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Condoleezza Rice says America was born with a birth defect: slavery

Condoleezza Rice says America was born with a birth defect: slavery
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Former Secretary of State Condoleezza Rice compared slavery to a birth defect on Sunday.

"We forget in the United States how long it has taken us to make 'We the People' mean people like me. And indeed, I do think that America was born with a birth defect; it was slavery,” she said in a CBS interview aired Sunday.

She said the country "wasn't quite complete" before the civil rights movement that took shape in the 1960s. Rice, who grew up in Alabama, a state harshly affected by Jim Crow laws, called it "the second founding of America.”

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"And so I do think that when we were finally able to deliver the promise of the Constitution to people like me, little girls growing up in Birmingham, Alabama, when finally my father was able to vote without difficulty, yes, it's the second founding of America. The first founding wasn't quite complete,” she continued.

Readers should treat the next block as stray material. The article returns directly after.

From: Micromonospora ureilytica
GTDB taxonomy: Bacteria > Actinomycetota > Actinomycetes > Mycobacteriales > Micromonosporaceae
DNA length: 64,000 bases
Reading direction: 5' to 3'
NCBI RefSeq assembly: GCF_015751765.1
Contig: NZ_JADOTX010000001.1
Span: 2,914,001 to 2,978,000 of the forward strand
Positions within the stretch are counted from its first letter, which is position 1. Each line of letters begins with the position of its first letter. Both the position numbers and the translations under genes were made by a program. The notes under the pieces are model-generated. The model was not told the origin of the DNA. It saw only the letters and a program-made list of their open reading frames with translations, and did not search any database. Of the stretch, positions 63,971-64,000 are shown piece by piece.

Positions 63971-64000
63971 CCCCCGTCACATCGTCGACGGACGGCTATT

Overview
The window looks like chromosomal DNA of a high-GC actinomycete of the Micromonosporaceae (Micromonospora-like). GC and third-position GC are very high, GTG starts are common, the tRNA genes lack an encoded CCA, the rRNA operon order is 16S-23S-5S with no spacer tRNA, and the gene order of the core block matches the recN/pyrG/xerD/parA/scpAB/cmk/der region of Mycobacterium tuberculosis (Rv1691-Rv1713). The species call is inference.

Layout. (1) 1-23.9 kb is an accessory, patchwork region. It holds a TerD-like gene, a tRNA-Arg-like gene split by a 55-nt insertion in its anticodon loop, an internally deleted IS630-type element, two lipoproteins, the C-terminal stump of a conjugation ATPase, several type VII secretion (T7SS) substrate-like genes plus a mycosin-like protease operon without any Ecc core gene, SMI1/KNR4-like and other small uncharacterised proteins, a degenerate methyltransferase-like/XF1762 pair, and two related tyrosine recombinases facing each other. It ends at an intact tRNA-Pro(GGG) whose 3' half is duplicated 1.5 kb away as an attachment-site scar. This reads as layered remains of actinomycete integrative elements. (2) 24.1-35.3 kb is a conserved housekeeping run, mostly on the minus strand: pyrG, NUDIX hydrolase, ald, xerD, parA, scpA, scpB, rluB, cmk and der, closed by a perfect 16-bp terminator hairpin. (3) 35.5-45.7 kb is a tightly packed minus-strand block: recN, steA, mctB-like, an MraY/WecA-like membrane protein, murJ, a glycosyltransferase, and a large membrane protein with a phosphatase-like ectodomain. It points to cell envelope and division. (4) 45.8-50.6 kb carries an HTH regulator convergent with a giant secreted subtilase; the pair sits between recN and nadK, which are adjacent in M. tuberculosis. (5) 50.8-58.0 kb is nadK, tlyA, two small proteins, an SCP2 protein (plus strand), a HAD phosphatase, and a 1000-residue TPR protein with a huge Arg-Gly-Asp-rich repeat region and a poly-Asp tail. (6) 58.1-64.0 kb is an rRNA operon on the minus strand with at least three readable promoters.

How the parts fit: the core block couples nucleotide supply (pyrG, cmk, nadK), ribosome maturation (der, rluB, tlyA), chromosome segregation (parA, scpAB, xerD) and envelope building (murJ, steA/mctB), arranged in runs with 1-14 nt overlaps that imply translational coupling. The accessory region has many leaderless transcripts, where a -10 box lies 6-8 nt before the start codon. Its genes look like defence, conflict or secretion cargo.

Rice, who often speaks out on race issues, has made the comparison between slavery and a birth defect in the past. In 2011 she told CBS's "Face the Nation" that even though America has "gotten to a place [where] race is not the limiting factor that it once was... we're never going to erase race as a factor in American life." 

Rice served eight years in the White House as both as a national security adviser and as the nation’s first African-American woman to become Secretary of State in 2005.

She reminisced on traveling with her parents from Alabama to Denver as they both studied to get their advanced degrees.

"If you were black, you couldn't go to the University of Alabama for graduate school in 1961," Rice said. "And so my father, who was getting an advanced degree in student personnel administration, and my mother, who was qualifying to teach music in the schools — she was a science teacher before that — would go to Denver."